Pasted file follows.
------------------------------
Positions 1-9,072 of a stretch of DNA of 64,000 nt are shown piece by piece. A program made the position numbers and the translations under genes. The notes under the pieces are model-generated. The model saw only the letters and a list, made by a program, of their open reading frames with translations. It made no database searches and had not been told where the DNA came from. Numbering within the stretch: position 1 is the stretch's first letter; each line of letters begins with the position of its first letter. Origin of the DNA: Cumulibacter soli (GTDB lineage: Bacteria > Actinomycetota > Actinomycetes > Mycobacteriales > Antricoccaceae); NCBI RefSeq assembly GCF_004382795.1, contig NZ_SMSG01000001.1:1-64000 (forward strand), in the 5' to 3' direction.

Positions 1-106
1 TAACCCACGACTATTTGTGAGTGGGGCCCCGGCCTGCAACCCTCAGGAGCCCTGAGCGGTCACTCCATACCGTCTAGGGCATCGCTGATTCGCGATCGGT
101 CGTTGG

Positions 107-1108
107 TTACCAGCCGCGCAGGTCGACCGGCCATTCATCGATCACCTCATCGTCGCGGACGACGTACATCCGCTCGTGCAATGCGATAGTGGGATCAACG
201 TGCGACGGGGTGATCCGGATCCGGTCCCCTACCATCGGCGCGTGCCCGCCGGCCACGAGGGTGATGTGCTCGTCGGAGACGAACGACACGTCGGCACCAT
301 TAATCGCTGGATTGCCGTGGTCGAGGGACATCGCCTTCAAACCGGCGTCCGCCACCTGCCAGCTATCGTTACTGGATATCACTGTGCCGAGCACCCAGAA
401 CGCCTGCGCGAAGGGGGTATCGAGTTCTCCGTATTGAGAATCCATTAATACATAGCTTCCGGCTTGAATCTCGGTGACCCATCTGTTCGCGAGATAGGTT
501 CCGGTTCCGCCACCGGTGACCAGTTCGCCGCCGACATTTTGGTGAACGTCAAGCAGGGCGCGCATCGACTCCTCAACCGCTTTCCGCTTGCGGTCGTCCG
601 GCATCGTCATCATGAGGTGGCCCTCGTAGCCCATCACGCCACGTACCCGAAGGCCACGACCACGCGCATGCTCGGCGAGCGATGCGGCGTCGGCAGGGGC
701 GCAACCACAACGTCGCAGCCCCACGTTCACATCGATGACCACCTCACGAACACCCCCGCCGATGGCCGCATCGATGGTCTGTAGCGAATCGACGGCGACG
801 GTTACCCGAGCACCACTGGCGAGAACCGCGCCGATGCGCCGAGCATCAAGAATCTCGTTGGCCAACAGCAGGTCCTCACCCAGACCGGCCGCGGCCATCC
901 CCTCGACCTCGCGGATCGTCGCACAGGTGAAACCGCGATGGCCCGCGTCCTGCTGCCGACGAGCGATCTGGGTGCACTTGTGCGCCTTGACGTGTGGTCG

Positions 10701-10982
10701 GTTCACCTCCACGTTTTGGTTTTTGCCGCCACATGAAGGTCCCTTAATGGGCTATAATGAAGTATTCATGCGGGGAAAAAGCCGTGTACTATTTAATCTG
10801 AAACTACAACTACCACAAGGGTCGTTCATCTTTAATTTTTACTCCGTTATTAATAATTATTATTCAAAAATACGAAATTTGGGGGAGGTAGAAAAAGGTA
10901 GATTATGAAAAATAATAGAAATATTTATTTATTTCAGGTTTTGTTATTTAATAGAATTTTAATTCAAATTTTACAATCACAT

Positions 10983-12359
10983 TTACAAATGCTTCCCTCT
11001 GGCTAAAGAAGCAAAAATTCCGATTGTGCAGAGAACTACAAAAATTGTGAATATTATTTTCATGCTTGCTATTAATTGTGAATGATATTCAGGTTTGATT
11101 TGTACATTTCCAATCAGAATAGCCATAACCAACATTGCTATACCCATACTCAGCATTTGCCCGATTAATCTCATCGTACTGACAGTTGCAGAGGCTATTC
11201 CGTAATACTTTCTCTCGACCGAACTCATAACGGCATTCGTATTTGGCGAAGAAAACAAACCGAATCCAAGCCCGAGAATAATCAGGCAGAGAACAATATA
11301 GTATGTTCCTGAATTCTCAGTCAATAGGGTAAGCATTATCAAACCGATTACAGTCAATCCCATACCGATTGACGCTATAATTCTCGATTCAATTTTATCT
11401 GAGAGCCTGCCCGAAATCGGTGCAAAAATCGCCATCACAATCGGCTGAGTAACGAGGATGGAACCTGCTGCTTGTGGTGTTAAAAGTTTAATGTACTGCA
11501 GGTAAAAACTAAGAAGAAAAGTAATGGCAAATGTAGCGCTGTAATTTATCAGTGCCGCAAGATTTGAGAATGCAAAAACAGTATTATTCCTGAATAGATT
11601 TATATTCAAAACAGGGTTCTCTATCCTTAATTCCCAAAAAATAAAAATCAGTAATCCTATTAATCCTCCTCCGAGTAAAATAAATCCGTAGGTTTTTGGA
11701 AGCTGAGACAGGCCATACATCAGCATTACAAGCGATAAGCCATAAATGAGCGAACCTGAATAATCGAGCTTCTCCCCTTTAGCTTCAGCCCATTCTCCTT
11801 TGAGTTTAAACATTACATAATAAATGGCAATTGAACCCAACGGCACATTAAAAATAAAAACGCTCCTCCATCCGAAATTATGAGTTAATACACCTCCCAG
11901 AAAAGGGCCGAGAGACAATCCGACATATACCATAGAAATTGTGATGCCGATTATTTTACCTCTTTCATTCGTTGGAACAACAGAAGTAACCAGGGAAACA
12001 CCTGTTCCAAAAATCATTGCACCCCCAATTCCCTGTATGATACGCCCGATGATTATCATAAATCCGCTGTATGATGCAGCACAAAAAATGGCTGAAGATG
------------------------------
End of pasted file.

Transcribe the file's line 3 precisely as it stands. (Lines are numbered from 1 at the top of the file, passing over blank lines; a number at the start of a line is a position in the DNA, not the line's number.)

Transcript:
1 TAACCCACGACTATTTGTGAGTGGGGCCCCGGCCTGCAACCCTCAGGAGCCCTGAGCGGTCACTCCATACCGTCTAGGGCATCGCTGATTCGCGATCGGT